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NOOD Regatta St. Petersburg On Deck

With a few classes new to the Helly Hansen NOOD Regatta St. Petersburg, a doublehanded distance race, and ideal weather in the weekend forecast, event No. 2 of the 2021 NOOD series is about to get underway. Here’s a preview of what’s on tap.

March 30, 2021
sailboats
With their 2020 world championship postponed another year, Florida’s A Cats devotees will have another chance to line up en force at the St. Petersburg NOOD. ©Paul Todd/OUTSIDEIMAGES.COM

Two new dinghy racing fleets will debut at this weekend’s 33rd edition of the Helly Hansen NOOD Regatta St. Petersburg: the new Melges 15 class and the established Thistle class, which has been active since the 1940s. Also new is the addition of a daylong distance race around Tampa Bay.

The St. Petersburg NOOD traditionally kicked off North America’s only national regatta series in February, but is now taking place over the “Sunshine City’s” Spring Break, April 2 to 4. With 121 teams currently registered and an ideal weather forecast for the sailors, regatta organizers and their co-hosts at the St. Petersburg YC are expecting an exciting three days of races.

The date change benefitted the 76-year-old Thistle fleet, as the class’s traditional winter championship conflicted with the NOOD’s usual February timeframe. For 33-year-old St. Petersburg resident Kevin Bradley, the NOOD is an opportunity to race his Thistle Shred Stick, a beautifully restored wooden version of the boat, originally built in 1955. Bradley bought the boat when he was 18 years old and restored it with his father.

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“It’s relatively affordable and a lot of fun to sail,” says Bradley, who recommends the Thistle for younger sailors interested in racing an inexpensive class of boat. “It’s great to drive, has a lot of sail area, and attracts big numbers at national events.”

The Thistle Class has made a concerted effort to attract younger sailors, and the strategy is working. According to Bradley, the class organization pays entry fees for skippers under the age of 26, thanks to a steady stream of donations. Of the seven Thistles entered this weekend, Bradley notes all but two skippers are younger.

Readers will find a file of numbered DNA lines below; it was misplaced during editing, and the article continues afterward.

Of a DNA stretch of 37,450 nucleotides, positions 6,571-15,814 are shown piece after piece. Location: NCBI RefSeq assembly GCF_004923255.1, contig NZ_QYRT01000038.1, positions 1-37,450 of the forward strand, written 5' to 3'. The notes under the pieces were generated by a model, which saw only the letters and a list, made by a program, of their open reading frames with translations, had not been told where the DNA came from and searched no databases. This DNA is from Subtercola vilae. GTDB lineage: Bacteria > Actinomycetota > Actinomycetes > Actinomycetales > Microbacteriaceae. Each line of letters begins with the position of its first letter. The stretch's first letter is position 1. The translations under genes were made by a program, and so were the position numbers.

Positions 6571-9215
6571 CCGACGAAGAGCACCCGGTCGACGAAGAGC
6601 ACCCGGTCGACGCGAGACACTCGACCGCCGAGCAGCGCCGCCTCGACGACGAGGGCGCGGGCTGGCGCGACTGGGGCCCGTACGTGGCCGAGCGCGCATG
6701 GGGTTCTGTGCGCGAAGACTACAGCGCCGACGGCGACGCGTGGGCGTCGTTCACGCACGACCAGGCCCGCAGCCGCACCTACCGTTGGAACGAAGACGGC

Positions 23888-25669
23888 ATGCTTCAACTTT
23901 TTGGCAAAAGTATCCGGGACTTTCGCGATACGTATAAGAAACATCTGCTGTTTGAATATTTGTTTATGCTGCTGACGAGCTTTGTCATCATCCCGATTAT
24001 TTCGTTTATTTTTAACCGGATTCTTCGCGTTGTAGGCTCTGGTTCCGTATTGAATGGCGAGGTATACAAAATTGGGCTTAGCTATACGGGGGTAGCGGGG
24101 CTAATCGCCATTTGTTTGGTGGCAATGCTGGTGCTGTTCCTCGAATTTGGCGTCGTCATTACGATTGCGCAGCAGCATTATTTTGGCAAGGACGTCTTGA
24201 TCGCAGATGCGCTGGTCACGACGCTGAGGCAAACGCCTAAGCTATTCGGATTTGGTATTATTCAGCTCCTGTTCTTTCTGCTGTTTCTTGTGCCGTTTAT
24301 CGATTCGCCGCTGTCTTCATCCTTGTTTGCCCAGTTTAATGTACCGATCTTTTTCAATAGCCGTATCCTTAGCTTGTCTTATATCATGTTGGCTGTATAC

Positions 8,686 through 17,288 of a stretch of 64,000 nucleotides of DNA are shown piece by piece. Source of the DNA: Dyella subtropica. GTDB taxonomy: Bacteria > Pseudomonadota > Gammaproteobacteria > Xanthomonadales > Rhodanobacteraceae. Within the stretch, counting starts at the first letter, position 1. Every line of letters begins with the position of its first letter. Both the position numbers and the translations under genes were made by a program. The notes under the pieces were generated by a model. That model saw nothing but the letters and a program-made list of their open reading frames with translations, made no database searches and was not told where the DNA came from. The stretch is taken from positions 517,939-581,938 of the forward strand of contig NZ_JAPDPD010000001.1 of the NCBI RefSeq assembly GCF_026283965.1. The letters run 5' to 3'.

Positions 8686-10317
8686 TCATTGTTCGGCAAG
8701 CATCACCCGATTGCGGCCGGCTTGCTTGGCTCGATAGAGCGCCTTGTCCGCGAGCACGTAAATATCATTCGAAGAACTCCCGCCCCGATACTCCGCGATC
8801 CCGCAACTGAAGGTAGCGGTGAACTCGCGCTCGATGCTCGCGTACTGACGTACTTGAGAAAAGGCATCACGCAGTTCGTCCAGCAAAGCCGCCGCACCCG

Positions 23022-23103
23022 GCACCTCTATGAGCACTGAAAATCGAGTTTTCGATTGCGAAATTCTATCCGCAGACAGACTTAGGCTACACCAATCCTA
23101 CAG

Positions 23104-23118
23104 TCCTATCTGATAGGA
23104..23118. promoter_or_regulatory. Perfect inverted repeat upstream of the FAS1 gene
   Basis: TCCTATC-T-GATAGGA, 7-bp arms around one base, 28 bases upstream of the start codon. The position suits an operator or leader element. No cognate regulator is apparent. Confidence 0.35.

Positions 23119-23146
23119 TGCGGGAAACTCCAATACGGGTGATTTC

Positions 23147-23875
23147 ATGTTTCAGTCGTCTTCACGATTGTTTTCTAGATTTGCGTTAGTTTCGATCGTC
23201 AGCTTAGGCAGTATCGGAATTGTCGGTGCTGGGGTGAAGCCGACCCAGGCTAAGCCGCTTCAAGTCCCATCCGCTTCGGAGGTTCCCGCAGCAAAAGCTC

With its new two-person Melges 15, which debuted in 2020, Wisconsin-based Melges Performance Sailboats is also targeting a wide range of youth and mixed teams. According to Mark Gorman, who will be racing with his 17-year-old daughter, Dylan, the Melges 15 ticks all the right boxes. Gorman had only sailed heavier keelboats before purchasing his Melges 15 and says the dinghy helps him to cross train, improving his skill set.

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For Dylan Gorman, whose sailing experience is limited to crewing on the family’s J/70 keelboat, the Melges 15 gives her an opportunity to take a more active role on the boat, learning sail trim and tactics. “It perhaps prepares her for club sailing in college,” Gorman says. “It’s an awesome boat for us. To go 15 knots downwind, skipping on top of the water is a wild feeling. But even moreso, when you have a 17-year-old daughter, you take whatever moments you can get. This boat is helping us spend some time together creating memories.”

Another new feature of the 2021 NOOD Regatta series is the North Sails Doublehanded Distance Race. Driven in part by a recent demand for race-day formats that require fewer crewmembers, and the expectation of a coed distance-race medal being added to the 2024 Olympic Games, NOOD Regatta organizers, in partnership with North Sails, added the one-day race to all events on the five-event circuit. This daytime challenge, on April 3 only, will send competitors racing a variety of boats on a 10- to 20-mile course around Tampa Bay.

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The Melges 24 class continues to grow as the country’s top Corinthian one-designs and the St. Pete NOOD is another stop on its busy Florida winter calendar. Fueled by grass-roots enthusiasm and a boat that delivers speed and grins, competitors will be rewarded with a perfect wind forecast. ©Paul Todd/OUTSIDEIMAGES.COM

“North Sails is proud to partner with the NOOD Regattas to include a Doublehanded Distance Race in their 2021 events,” says Brian Janney, of North Sails. “Doublehanded sailing challenges each team member to handle a range of jobs, opening the door to new opportunities and growing the sport. This is a great opportunity that anyone at any experience level can get involved in.”

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The high-tech single-person A-Class Catamaran class, which represents the largest fleet in the St. Petersburg NOOD, has two divisions—Foiling and Classic—consisting of 14 and 25 boats, respectively. The classics are traditional catamarans while the foilers soar above the water, suspended on hydrofoils. The A-Class competitors will launch daily from Flora Wylie Park, north of the New Pier, and among them will be world-caliber sailors with their state-of-the-art catamarans on display before and after racing.

In addition to the Melges 15, Thistle and A-Class Catamaran fleets, the Helly Hansen NOOD Regatta St. Petersburg features Melges 24, J/70, J/24, and Lightnings, as well as three PHRF handicap classes. At the conclusion of the regatta on Sunday, April 4, one class-winning competitor will be chosen to compete in the Helly Hansen NOOD Caribbean Championship in October in the British Virgin Islands.

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